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The parallels between events unfolding today and those which brought upon "The Long Depression"...

The parallels between events unfolding today and those which brought upon "The Long Depression" of 1873 are facinating, says MarketWatch contributor Matthew Lynn. Cheap money, banking de-regulation and an ill-fated attempt to merge European currencies in the late 19th century created a bubble that, when it burst, brought about an economic collapse that lasted an epic twenty-three years. Past as prelude, perhaps?
Comments (18)
  • bearfund
    , contributor
    Comments (1534) | Send Message
     
    An interesting thesis, but why not start in 2000? If you were to price things in gold, as everyone did in 1873, that was the top for just about everything, not 2008. And it's easy to make the case that a lot of the lead-up to the current long depression took place in the 1990s; what has occurred in the last 10 years was more effect than cause.
    14 Dec 2011, 07:30 PM Reply Like
  • Native Texan
    , contributor
    Comments (-724) | Send Message
     
    I thought everything was Bush's fault?
    14 Dec 2011, 07:42 PM Reply Like
  • bearfund
    , contributor
    Comments (1534) | Send Message
     
    The last US president who understood banking and finance was Jackson. Dumb as he was, singling out Bush seems petty and political.

     

    At any rate, I would forgive Texas for Bush if you'd give us Dr. Paul for 4 years. He understands the problem in exactly the same way Jackson did.
    14 Dec 2011, 08:22 PM Reply Like
  • D_Virginia
    , contributor
    Comments (2280) | Send Message
     
    I'd take Ron Paul.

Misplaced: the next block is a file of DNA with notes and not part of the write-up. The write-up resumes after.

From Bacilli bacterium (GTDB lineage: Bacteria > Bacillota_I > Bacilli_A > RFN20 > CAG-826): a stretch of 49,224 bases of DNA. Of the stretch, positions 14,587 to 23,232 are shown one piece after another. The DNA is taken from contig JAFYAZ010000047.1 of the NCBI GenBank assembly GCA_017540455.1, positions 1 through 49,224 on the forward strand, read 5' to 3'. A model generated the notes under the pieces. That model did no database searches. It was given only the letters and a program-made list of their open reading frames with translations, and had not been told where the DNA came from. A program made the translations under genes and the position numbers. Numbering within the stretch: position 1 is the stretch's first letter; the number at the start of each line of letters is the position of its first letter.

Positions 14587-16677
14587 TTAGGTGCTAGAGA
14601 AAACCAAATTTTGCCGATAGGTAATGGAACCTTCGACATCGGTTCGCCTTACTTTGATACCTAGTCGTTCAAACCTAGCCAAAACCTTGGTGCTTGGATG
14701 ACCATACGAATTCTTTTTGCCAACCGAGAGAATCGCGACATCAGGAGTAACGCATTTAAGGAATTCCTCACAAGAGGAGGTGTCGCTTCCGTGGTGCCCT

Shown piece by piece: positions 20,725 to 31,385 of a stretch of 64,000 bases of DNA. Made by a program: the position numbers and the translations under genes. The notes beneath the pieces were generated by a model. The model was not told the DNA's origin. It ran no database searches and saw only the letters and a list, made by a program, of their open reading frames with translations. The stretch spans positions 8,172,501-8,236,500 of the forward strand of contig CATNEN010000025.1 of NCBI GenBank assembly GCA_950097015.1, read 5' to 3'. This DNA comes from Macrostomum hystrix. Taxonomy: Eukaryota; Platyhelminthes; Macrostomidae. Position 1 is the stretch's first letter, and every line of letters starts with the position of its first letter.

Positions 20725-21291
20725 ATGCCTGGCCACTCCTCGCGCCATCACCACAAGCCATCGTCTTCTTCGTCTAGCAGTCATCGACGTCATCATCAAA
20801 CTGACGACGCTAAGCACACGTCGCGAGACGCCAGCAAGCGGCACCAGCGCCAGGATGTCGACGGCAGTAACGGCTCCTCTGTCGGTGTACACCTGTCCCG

But I still can't forgive Texas for Bush. And now for Perry. Yikes, WHAT is in the water down there? :)
    14 Dec 2011, 09:14 PM Reply Like
  • Mike Maher
    , contributor
    Comments (2482) | Send Message
     
    The environmentalists would tell you its the fracking fluids.
    14 Dec 2011, 09:27 PM Reply Like
  • anonymous#12
    , contributor
    Comments (552) | Send Message
     
    A quote and a proverb for those who still blame others:

     

    "All blame is a waste of time. No matter how much fault you find with another, and regardless of how much you blame him, it will not change you"...Wayne Dyer

     

    "Blame is a lazy man's wages"....

     

    It is not time for division, it is time for Americans to unite. To face the problems and search for solutions.
    14 Dec 2011, 09:46 PM Reply Like
  • wz235
    , contributor
    Comments (0) | Send Message
     
    They're right.
    15 Dec 2011, 12:05 AM Reply Like
  • Mike Maher
    , contributor
    Comments (2482) | Send Message
     
    I've yet to hear a reasonable explanation of how water, sand, and chemicals injected 14,000 feet below the ground gets into the aquifers 2,000 feet below the ground. I'm more concerned about all the oil and chemicals that run off our streets into our streams and rivers than I am about fracking fluids.
    15 Dec 2011, 12:36 AM Reply Like
  • bkpark
    , contributor
    Comments (325) | Send Message
     
    It might have something to do with the fact that the exact composition of fracking fluid is a trade secret.